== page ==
linear x+y=6 ++ (MAP graphs)- all operations, negative nos., fractions; parabola (MAP non-linear), x2+ky2 = 25 (different values of K to get lines, circle, ellipses & hyperbolas- MAP), exponential (MAP), moving graphs (MAP), 3D (and in DPGraph)

Find the slope of a ramp (or mountain,..MAP)->slopes of lines, curves -> the derivative (ch. 14, MAP)

2 ways to Rotate a triangle

Comparing the spirals of fibonacci numbers, the Nautilus shell, and The equal-tempered Musical scale

See Cristobal Vila's beautiful short movie "Nature by Numbers" at http://www.etereaestudios.com/docs_html/nbyn_htm/intro.htm

See Xah Lee's site on curves- especially the equiangular spiral See Lori and Don's Nautilus shell applet which shows the growth of the spiral Nautilus shell from 1 to 3.2 times in 360and the constant angle of 79.5o between the tangent to the curve and the radius. 




Begining trig

Oscilloscope and Oscillator- to show Sin waves and the addition of sin waves at right angles to get Lissajus figures (by Jonathan-later made my map clikable!)  

and by Ian, as a 4th grader, graphs sine waves at right angles to get a bowtie and a pretzel! And see the IES Java Applet showing all the 6 trig functions on one diagram!

Don set up the complex sand pendulum in the math room. The strings at the top are adjustable so one can change the total height of the pendulum (pendulum #1). The strings come together to form a smaller pendulum (pendulum #2) and are held together by an alligator clip so this height can be changed. The sand is in a ketchup bottle. When the ketchup bottle is pulled off center, the pendulums will swing, perpendicularly, forming "Lissajous" figures like the one shown in Sheri's drawing. The pattern in the sand is determined by the ratio of the frequencies of the 2 pendulums (in this case 3:2).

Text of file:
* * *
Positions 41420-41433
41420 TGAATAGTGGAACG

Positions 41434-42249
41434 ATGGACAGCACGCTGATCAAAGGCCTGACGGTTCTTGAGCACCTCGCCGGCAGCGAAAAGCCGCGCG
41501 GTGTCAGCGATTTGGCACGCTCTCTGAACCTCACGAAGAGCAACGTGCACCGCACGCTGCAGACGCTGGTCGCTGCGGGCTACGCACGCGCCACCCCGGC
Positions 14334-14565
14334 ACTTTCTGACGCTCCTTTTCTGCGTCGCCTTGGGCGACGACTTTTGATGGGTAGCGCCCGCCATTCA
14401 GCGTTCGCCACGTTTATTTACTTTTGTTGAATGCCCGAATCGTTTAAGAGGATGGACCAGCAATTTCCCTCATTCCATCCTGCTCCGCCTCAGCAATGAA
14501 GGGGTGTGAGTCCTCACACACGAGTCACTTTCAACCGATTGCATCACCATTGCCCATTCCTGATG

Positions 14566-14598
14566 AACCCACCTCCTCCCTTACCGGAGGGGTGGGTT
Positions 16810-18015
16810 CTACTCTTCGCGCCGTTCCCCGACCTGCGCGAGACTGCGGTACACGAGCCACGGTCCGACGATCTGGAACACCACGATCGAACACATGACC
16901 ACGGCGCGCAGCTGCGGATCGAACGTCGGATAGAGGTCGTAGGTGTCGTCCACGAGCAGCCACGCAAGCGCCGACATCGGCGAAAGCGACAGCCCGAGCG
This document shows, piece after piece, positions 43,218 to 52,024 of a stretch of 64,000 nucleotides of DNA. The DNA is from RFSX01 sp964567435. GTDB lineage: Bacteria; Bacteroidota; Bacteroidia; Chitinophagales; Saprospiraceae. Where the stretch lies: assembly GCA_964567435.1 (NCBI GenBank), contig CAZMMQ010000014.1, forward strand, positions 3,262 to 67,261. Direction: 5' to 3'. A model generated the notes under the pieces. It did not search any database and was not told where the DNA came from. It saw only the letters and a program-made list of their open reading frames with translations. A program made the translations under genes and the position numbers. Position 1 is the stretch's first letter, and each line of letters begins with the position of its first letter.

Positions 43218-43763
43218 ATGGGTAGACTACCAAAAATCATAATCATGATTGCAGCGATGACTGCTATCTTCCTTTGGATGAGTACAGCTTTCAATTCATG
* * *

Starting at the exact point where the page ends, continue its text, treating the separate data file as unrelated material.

Using trig to do rotations with matrices (was in the Japanese version of Don's book Changing Shapes With Matrices).

See Lori Johnson Morse's Wolfram demonstartion projects which do Don's transformations from his book, but in different ways.


 Racetrack (velocity and acceleration game by Nievergelt(sp?))
 Measuring the length and resistance in a wire
 Hinged Mirrors
(MAP)-light, reflection and images -leads to a quadratic function, - an hyperbola (see Ch.6)
 SA/Vol ratio of rods and why rats are noctunal animals (
(Nanako's work, MAP)
 Math from Bubbles

Recording timer- distance vs time - see Map, to get velocity and acceleration.


Miscellaneous puzzles and games

Conway's Game of Life

     The Chinese Ring Puzzle

Wooden Puzzles

6-piece burr puzzle

Magic square

Metal Puzzles

Don also uses Mathematica, Wolfram Alpha, GeoGebra, Scratch, DPGraph, Basic & calculators


Martin Gardner's books

W.W. Sawyer's books
"Puzzles Old & New", by Slocum and Botermans

To download Don's materials
Mathman home